On March 18, 2022, the Department of Justice (“DOJ”) issued new Guidance on Web Accessibility and the ADA (the “Guidance”). The Guidance provides considerations for state and local governments, schools, and businesses to keep in mind when ensuring that their websites comply with the Americans with Disabilities Act (“ADA”). Indeed, the DOJ has consistently taken the position that the ADA’s requirements apply to
- all the services, programs and activities of state and local governments, including those offered online, and
- all the goods services, privileges, or activities offered by public accommodations, including those offered online.
As the DOJ notes in the Guidance, if web content is inaccessible, people with disabilities are denied equal access to information. Given the “multitude of services” that have moved online, ensuring web accessibility is a priority for the DOJ. To ensure compliance, state and local governments, schools and businesses should ensure that their websites do not create unnecessary barriers that make it difficult or impossible for a person with a disability to access information.
Examples of Barriers to Website Accessibilities:
The Guidance identifies various website accessibility barriers that may keep individuals with disabilities from accessing information made available to the public online:
- Poor color contrast – Individuals with limited vision or color blindness may have difficulty reading text if there is insufficient contrast between the background and the text.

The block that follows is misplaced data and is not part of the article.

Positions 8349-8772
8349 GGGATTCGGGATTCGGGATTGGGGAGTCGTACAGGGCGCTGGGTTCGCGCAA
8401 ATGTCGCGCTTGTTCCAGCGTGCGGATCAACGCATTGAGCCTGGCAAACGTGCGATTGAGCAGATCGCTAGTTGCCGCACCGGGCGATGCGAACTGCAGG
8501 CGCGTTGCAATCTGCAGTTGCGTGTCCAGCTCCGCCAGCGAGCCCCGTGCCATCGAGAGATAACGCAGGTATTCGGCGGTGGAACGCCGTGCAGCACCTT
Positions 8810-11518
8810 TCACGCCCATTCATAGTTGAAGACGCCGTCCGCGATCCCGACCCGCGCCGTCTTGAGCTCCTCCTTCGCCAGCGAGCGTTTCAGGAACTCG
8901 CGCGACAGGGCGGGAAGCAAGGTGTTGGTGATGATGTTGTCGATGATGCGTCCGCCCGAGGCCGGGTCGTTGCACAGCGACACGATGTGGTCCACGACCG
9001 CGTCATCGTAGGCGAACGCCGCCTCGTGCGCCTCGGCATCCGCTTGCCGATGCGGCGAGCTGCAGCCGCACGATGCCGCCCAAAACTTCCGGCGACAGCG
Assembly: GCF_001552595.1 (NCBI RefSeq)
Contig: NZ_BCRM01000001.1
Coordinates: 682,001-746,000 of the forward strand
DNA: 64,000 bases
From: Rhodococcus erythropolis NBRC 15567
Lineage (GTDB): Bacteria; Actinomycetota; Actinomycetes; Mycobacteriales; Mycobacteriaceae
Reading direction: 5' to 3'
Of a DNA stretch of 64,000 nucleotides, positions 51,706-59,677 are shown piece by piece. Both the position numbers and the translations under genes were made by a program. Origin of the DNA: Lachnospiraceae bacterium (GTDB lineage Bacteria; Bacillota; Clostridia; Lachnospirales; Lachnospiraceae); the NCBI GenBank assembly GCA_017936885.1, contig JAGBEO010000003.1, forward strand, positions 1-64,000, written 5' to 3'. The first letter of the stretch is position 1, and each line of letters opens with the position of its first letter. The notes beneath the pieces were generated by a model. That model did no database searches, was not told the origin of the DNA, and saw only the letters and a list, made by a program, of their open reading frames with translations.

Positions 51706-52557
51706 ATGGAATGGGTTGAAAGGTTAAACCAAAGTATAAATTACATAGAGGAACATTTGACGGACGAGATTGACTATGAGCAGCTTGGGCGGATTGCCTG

- Using color alone to give information – When information is conveyed using only color cues, individuals who are color-blind may not be able to access the information because they cannot differentiate certain colors. Screen readers do not tell the user the color of the text on the screen; and therefore individuals using screen readers cannot know that color is meant to convey information.
- Lack of text alternatives on images – Without text alternatives, individuals who are blind will not be able to access the content and purpose of website images, including pictures, charts, and illustrations.
- Lack of video captions – Without captions, an individual with a hearing disability may be prevented from understanding the information being communicated in the video.
- Inaccessible online forms – Without the proper tools, it is difficult for a person with a disability to understand, complete and submit online forms accurately. Online forms should include labels that screen readers can convey to a user with a disability; clear instructions; and an error indicator.
- Mouse-only navigation – Individuals with disabilities who cannot use a mouse may need keyboard navigation in order to access web content.
How To Ensure Web Content is Accessible to Individuals with Disabilities
The DOJ has not issued specific regulations or detailed standards, and it has noted that there is some flexibility in how state and local governments, schools and businesses comply with the general prohibition against nondiscrimination and effective communication. However, the Guidance stresses the importance of ensuring that individuals with disabilities have access to online content. Additionally, the Guidance cites helpful technical resources, the Web Content Accessibility Guidelines (WCAG) and the Section 508 Standards, which are used by the federal government for its own websites.
While state and local governments, schools and businesses have flexibility in how they determine which tools to put in place, they need to ensure that their websites comply with the ADA and their web content is accessible to individuals with disabilities.